The 2021 White Rose Student Competition winning students from Woodlands Middle/High School included:
- Grade 7 & 8 Winner – Sameeha Ahmed
- Grade 7 & 8 Finalist – Jake Morton
- Grade 9 & 10 Winner – Jeremy Morton
The sponsoring teacher was Kasie Peralta, who was also honored earlier this year with the HHREC Susan Goldberg Teacher Award.
“Kasie is dedicated to human rights education and determined to bring the lessons of the Holocaust and other human rights violations to her students” said Julie Scallero, Co-Director of Education at HHREC. “ She involves them in many other educational programs offered by HHREC including the Middle and High School Human Rights Institutes.”
About The Holocaust & Human Rights Education Center
The Holocaust & Human Rights Education Center is a not-for-profit organization based in White Plains New York that serves Westchester, Fairfield and neighboring counties. Their Mission is to enhance the teaching and learning of the lessons of the Holocaust and the right of all people to be treated with dignity and respect. We encourage students to speak up and act against all forms of bigotry and prejudice. Their work with students and teachers helps schools fulfill the New York State mandate that the Holocaust and other human rights abuses be included in their curriculum. Since 1994, they have brought the lessons of the Holocaust, genocide and human rights crimes to more than 1500 teachers, and through them to thousands of middle and high school students. Through their volunteer Educators Program Committee, the Holocaust & Human Rights Education Center gives teachers the unique opportunity to develop programs for themselves and others. These programs not only enrich teachers’ knowledge about the Holocaust and related issues, but they also provide the lens through which to view all other human rights violations. For more information call 914.696.0738 email firstname.lastname@example.org
Westchester County residents eligible to apply for New York State Emergency Rental Assistance Program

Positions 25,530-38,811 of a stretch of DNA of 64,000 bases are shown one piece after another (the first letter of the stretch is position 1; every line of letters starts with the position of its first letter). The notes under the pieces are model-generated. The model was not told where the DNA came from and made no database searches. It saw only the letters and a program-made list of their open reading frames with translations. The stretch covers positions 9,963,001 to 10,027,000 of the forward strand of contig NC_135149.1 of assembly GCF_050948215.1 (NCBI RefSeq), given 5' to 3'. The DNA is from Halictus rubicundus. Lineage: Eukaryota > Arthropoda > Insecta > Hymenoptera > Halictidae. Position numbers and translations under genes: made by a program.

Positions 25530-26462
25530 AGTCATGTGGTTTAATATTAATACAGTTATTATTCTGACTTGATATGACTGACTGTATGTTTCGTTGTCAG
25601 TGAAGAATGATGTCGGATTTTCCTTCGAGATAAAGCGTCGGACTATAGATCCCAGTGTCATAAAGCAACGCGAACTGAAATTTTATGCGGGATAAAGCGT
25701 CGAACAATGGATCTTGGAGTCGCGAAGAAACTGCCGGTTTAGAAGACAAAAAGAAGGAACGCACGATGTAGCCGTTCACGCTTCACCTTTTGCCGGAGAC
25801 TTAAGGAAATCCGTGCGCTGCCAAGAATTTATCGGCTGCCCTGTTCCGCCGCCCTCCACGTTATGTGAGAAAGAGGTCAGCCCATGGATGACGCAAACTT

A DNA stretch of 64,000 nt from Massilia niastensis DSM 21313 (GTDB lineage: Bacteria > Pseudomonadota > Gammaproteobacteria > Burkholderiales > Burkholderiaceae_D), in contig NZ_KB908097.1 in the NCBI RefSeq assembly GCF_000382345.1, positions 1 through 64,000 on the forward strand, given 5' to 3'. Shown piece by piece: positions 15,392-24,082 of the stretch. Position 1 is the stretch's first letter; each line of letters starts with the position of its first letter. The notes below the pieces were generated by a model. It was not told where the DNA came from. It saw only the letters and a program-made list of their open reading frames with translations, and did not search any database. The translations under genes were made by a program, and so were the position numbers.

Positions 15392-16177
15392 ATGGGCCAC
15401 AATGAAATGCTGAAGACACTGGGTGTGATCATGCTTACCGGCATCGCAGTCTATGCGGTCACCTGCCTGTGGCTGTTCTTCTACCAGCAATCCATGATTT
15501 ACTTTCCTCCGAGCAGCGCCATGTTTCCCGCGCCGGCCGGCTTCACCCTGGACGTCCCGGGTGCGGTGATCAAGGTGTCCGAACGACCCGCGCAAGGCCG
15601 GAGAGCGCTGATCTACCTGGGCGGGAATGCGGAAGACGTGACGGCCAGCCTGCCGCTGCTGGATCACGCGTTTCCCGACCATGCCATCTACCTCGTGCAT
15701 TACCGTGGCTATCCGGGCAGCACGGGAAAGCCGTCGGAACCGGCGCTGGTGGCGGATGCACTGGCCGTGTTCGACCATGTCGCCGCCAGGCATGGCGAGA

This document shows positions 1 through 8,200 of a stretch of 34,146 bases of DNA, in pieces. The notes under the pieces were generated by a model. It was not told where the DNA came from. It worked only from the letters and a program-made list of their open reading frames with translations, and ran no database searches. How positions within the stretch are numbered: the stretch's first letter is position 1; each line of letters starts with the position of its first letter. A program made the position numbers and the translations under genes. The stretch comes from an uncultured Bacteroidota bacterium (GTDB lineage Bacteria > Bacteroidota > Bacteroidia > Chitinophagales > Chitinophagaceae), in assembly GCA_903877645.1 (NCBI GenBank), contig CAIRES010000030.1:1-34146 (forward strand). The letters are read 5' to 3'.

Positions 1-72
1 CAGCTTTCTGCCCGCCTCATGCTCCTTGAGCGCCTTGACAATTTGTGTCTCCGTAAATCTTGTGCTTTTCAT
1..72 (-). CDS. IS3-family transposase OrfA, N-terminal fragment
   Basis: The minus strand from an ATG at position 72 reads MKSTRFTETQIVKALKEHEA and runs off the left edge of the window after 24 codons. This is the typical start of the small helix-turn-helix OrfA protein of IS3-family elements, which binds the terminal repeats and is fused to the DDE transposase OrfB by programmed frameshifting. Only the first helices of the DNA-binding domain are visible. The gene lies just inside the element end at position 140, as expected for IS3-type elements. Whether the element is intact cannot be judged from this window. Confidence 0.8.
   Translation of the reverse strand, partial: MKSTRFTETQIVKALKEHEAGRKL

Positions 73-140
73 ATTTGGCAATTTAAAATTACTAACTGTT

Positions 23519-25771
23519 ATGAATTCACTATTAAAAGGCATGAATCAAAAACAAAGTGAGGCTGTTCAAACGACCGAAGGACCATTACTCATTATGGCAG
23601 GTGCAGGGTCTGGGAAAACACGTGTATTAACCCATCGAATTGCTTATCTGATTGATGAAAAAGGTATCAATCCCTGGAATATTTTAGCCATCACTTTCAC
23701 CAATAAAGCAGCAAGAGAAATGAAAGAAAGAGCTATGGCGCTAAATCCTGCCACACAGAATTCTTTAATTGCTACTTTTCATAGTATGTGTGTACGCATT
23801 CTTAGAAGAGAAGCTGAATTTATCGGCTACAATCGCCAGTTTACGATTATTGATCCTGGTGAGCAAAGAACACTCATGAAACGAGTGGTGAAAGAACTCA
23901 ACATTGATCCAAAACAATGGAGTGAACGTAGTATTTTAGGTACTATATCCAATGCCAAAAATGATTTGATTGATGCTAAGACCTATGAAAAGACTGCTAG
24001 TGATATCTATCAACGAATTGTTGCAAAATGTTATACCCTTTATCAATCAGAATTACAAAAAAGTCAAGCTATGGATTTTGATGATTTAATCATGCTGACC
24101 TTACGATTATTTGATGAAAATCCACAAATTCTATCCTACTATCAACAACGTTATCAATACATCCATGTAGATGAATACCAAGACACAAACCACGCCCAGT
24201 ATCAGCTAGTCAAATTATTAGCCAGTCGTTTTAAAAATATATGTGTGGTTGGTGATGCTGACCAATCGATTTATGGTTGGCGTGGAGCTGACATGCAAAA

$20 million earmarked for Westchester applicants
WESTCHESTER COUNTY, NY (June 2, 2021) – As of June 1, 2021, Westchester County residents are now eligible to apply for the New York State Emergency Rental Assistance Program (ERAP). Under ERAP, $20 million has been earmarked for Westchester County households at risk of eviction due to their inability to pay rent and utilities because of the COVID-19 pandemic.
ERAP is providing financial assistance for up to 12 months of past-due rent, 3 months of prospective rental assistance and 12 months of utility arrears payments to eligible tenants, regardless of immigration status. Payments will be made directly to a tenant’s landlord or property owner, and utility company. Westchester will be assisting applicants throughout the County, except in Yonkers, where tenants and landlords will work directly with the municipality and its nonprofit partners.
Westchester County Executive George Latimer said: “The COVID-19 pandemic has brought a tremendous amount of financial hardship to many of our most vulnerable residents, and we want them to know that help is available. ERAP can provide a significant amount of economic relief to our low- and moderate-income households at risk of housing instability, and if you meet the appropriate criteria, I encourage you to apply.”
Commissioner of the Department of Planning Norma Drummond said: “Many Westchester County residents were devastated by the COVID-19 pandemic, and some are still struggling to get back on their feet again. This critical funding from New York State will help to ensure that those who experienced financial hardship will not become homeless and bring them the peace of mind they need to feel secure in their homes.”